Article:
Early voting is going smoothly in Mason County, County Clerk Stephanie Schumacher said Friday.
Early “no excuses” voting began on Tuesday. By the time the polls closed Thursday, more than 600 Mason County voters had cast ballots at the early voting location at Central United Methodist Church, she said.
“It’s going really well,” Schumacher said. “The poll workers are doing a great job.”
Central United Methodist Church is located at 912 East Second Street. Registered voters who want to vote early may do so between now and Election Day, Monday through Friday, from 8:30 a.m.-4:30 p.m. and on Saturdays from 9 a.m.-1 p.m. Also, locations throughout the county will be open for early voting on selected Saturdays during October including Oct. 17 at the May’s Lick Fire House, Oct. 24 at Highland Christian Church and Oct. 31 at the Orangeburg Fire House, each from 9 a.m.-1 p.m. CUMC will remain open every Saturday for early voting.
She said the church’s fellowship hall, where voting is taking place, offers plenty of room for voters and plenty of parking space.
Those who prefer to vote on Election Day can vote at either the Mason County Fieldhouse or Central UMC from 6 a.m.-6 p.m., on Nov. 3, for the General Election, Schumacher said.
Schumacher encouraged voters to “prepare, plan and be informed” before visiting the polls. The ballot for the General Election is lengthy with a number of federal, state and local races. With two constitutional questions on the ballot, voters should research those questions and be ready to vote either for or against the measures, she said.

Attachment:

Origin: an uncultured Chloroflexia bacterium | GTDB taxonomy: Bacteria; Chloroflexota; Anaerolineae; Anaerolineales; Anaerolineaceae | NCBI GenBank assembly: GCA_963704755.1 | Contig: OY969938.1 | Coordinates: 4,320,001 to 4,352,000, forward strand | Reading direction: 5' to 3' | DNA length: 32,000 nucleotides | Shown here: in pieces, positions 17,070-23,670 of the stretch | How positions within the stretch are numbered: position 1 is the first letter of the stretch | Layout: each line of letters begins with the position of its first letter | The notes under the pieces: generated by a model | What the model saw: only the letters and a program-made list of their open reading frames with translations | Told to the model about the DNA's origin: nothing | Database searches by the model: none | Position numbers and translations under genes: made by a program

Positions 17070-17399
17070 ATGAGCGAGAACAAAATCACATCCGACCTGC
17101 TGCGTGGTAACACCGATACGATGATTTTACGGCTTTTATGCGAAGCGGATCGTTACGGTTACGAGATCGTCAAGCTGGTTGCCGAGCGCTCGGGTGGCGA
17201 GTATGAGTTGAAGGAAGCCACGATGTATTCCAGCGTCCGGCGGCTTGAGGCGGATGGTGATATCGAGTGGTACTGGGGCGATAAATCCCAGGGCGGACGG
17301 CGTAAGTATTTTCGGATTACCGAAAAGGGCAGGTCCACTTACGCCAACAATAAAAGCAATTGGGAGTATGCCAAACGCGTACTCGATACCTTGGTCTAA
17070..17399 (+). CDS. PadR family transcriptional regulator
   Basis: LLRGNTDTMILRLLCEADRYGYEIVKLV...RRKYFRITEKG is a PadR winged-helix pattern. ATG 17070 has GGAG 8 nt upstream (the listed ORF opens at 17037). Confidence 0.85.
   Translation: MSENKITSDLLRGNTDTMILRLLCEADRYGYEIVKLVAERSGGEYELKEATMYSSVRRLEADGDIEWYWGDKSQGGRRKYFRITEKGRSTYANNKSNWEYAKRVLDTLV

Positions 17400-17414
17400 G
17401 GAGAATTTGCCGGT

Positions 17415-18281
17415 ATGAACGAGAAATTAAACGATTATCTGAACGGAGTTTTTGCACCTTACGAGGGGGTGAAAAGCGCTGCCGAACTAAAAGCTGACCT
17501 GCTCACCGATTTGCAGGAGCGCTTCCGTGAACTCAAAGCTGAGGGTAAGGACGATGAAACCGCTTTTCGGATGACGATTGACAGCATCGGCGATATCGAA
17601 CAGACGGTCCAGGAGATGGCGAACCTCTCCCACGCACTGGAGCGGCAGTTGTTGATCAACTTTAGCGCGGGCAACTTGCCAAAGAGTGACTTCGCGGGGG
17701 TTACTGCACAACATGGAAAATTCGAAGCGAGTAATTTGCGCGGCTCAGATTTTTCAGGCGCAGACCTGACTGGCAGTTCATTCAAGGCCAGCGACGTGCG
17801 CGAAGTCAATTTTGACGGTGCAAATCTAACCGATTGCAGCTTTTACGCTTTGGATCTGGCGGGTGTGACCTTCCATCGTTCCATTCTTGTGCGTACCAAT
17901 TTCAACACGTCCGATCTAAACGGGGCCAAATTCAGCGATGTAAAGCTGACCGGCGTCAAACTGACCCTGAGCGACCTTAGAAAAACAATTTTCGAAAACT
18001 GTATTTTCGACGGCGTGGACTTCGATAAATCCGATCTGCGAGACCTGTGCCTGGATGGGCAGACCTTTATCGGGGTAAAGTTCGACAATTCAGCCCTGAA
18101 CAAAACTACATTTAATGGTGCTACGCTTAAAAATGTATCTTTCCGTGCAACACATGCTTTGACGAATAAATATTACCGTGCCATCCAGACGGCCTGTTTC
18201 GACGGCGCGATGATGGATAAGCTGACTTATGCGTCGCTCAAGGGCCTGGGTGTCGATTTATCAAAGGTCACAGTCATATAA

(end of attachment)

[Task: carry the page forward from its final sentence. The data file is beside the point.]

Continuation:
Amendment 1 concerns “Marsy’s Law,” a measure that would provide crime victims with specific constitutional rights.
“A victim, as defined by law which takes effect upon the enactment of this section and which may be expanded by the General Assembly, shall have the following rights, which shall be respected and protected by law in a manner no less vigorous than the protections afforded to the accused in the criminal and juvenile justice systems,” the amendment reads.
Amendment 2 would extend the term of a district court judge to eight years starting in 2022, and require district court judges to have been a licensed attorney for at least eight years. Also, the amendment would expand the term of a commonwealth’s attorney to eight-year terms starting in 2030, rather than the current six-year term.
The date to request absentee ballots has passed but voters can still request medical emergency absentee ballots through Nov. 3, according to the SOS. Mail ballots must be postmarked by Election Day, Nov. 3, and received by Nov. 6. Drop boxes will be available for Kentuckians to return their mail ballots if they are concerned about postal delays.
Sample ballots are available at Schumacher’s office or can be found online at http://web.sos.ky.gov/ballots/Mason%202020G.pdf
Early voting locations in other counties include:
Bracken County — Old courthouse, Monday, Tuesday, Thursday, 8 a.m.-4 p.m.; Wednesday and Saturday, 8 a.m.-noon; Friday 8 a.m.-5 p.m., through Nov. 2. Election Day voting locations will include the Bracken County and Augusta Independent schools gymnasiums.
Fleming County — Clerk’s office, Monday through Friday, 8 a.m.-4:30 p.m.; Saturday, 8 a.m.-noon; Fleming County Fitness Center, Windsor Drive, Oct. 19-23, 11 a.m.-4 p.m., Oct. 26-30, 8 a.m.-1 p.m.
Lewis County — Third floor of old courthouse, Monday, Tuesday, Thursday, Friday, 9 a.m.-4 p.m.; Wednesday and Saturday, 8 a.m.-noon through Nov. 2.
Robertson County — Clerk’s office, Monday, Tuesday, Thursday, Friday, 8 a.m.-4 p.m.; Wednesday and Saturday, 8 a.m.-noon, through Nov. 2. Election Day voting location, Robertson County Community Center, Pinhook Road, Mount Olivet.